The U.S. Environmental Protection Agency has rolled out new rules to cut carbon dioxide emissions from power plants by 30 percent over the next 15 years.
"We have a moral obligation to act," EPA Administrator Gina McCarthy said.
Environmental groups are praising the plan, which is considered one of the centerpieces of President Obama's climate change agenda.
"This is the single most important step our country can take in addressing climate change," said Cheryl Roberto, with the Environmental Defense Fund and a former commissioner with the Public Utilities Commission of Ohio.
Power plants produce about 40 percent of the carbon dioxide in the country, according to Roberto. She believes that, if done right, Ohio's economy could benefit and Ohioans could see their electric bill drop by 2030.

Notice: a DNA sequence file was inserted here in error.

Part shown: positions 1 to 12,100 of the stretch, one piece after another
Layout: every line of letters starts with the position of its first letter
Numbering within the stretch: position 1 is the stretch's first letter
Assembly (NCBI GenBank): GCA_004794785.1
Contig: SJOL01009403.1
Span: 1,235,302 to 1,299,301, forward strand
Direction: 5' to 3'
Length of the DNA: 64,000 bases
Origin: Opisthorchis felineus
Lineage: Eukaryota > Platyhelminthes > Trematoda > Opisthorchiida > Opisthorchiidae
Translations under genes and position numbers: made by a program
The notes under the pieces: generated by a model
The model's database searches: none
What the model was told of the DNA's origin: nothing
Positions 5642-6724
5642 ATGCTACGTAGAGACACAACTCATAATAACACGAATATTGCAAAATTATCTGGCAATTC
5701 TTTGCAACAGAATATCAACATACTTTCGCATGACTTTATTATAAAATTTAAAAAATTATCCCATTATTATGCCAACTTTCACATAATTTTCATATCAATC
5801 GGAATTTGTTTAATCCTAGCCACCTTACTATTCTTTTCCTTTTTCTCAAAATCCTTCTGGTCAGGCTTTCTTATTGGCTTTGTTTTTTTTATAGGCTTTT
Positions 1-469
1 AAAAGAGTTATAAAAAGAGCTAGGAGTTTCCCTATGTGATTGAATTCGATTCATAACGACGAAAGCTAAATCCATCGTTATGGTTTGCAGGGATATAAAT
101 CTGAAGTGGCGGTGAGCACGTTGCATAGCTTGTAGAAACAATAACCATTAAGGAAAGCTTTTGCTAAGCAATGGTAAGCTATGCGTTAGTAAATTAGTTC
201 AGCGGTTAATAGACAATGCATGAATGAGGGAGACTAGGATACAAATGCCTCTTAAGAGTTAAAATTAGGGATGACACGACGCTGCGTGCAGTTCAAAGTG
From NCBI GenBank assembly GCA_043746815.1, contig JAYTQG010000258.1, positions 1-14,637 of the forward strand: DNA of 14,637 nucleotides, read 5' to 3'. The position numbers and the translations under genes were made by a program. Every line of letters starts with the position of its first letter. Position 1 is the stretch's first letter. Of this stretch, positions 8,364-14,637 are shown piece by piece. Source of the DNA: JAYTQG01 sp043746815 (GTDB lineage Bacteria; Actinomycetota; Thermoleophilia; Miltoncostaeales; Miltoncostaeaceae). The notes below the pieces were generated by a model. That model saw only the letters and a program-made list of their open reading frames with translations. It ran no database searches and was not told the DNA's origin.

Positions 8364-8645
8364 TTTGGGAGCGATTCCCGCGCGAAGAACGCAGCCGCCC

"It will provide cleaner air, it will provide more jobs, and it will provide a healthier economy," she said.
However, utilities and coal producers are not happy about the plans.
"People are going to see these kinds of regulations play out on their electric bills for sure," said Christian Palich, with the Ohio Coal Association.
Ohio gets about 70 percent of its electric from coal-fired power plants.
Palich says power producers have already been cutting emissions and project carbon dioxide emissions will be 19 percent below 2005 levels by the year 2020 thanks to clean coal technology.